In all these circumstances, what we need to consider is the perception of threat. Like any form of stress or anxiety trauma is accumulative and the more we experience the impacts the more the brain remembers it, so generally speaking, the feeling of trauma is not aroused by a real threat, but the body will respond as if it is threatened.
The brain remembers all experiences and stores them in the unconscious until somthing triggers their retrieval. When a person has had a past traumatic experience the brain can trigger a physiological response in quite unrelated circumstances and without warning. For many people a triggered response to past trauma is a constant event causing overwhelming fear and anxiety, which can render their lives to be fearful, uncertain and miserable. In turn, post-traumatic behaviour can result in poor decision making. This situation is not easy to remedy because while the individual might remember the first incident leading to trauma; the emotional responses may not be remembered or they may change over time; for better or worse. Why?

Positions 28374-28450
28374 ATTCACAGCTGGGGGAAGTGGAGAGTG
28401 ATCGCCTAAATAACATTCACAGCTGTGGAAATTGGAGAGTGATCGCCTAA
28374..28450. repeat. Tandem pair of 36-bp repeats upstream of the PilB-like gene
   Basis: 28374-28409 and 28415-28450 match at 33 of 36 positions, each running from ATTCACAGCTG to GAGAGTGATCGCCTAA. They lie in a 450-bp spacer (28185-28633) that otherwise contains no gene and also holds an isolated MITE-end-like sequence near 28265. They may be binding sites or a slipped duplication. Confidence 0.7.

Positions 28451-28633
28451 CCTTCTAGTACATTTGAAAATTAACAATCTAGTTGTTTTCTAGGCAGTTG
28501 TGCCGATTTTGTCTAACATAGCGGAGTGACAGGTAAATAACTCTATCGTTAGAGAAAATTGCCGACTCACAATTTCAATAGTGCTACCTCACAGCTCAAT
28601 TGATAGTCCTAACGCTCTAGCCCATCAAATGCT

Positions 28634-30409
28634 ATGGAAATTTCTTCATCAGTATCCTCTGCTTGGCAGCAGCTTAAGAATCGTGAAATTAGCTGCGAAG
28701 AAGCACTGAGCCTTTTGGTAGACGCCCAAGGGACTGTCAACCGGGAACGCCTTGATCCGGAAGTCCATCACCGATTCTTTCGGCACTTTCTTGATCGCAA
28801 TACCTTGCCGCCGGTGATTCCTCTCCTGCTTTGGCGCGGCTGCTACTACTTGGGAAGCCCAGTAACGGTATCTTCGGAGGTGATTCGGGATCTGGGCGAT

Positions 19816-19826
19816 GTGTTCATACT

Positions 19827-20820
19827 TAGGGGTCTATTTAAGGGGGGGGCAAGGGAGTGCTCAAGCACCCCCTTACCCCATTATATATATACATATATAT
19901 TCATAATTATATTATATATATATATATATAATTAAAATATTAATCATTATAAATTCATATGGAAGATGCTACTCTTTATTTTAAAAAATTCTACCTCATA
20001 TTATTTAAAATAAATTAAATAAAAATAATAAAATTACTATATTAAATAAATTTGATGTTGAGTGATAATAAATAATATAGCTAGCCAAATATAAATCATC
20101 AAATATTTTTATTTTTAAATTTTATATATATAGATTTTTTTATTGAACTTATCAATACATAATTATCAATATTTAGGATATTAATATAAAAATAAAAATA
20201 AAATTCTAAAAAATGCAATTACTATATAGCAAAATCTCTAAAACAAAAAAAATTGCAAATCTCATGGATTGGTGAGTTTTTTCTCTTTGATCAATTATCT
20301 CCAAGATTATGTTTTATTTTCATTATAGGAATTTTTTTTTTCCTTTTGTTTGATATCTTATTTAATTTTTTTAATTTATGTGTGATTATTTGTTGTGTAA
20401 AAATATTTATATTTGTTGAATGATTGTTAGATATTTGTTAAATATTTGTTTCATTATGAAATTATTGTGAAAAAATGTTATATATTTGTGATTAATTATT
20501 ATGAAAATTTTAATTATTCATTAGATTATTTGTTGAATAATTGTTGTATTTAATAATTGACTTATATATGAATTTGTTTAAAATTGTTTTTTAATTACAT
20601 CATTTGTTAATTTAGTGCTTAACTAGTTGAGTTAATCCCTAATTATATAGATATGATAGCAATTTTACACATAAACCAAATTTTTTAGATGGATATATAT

Let us turn to the brain’s limbic system. The brain is divided into two hemispheres. The limbic system is in the sub-cortical or inner parts of each hemisphere. The two major features that are relative to trauma are the amygdala which, amongst other things manages our emotions, and the hippocampus, which is key to our learning and the storing of memories. It is the hippocampus that allows us to retrieve those memories, but it is not the centre that discriminates, we need the part of the brain that reasons for that to happen and, as previously stated, when fight, flight or freeze kick in, reason shuts down.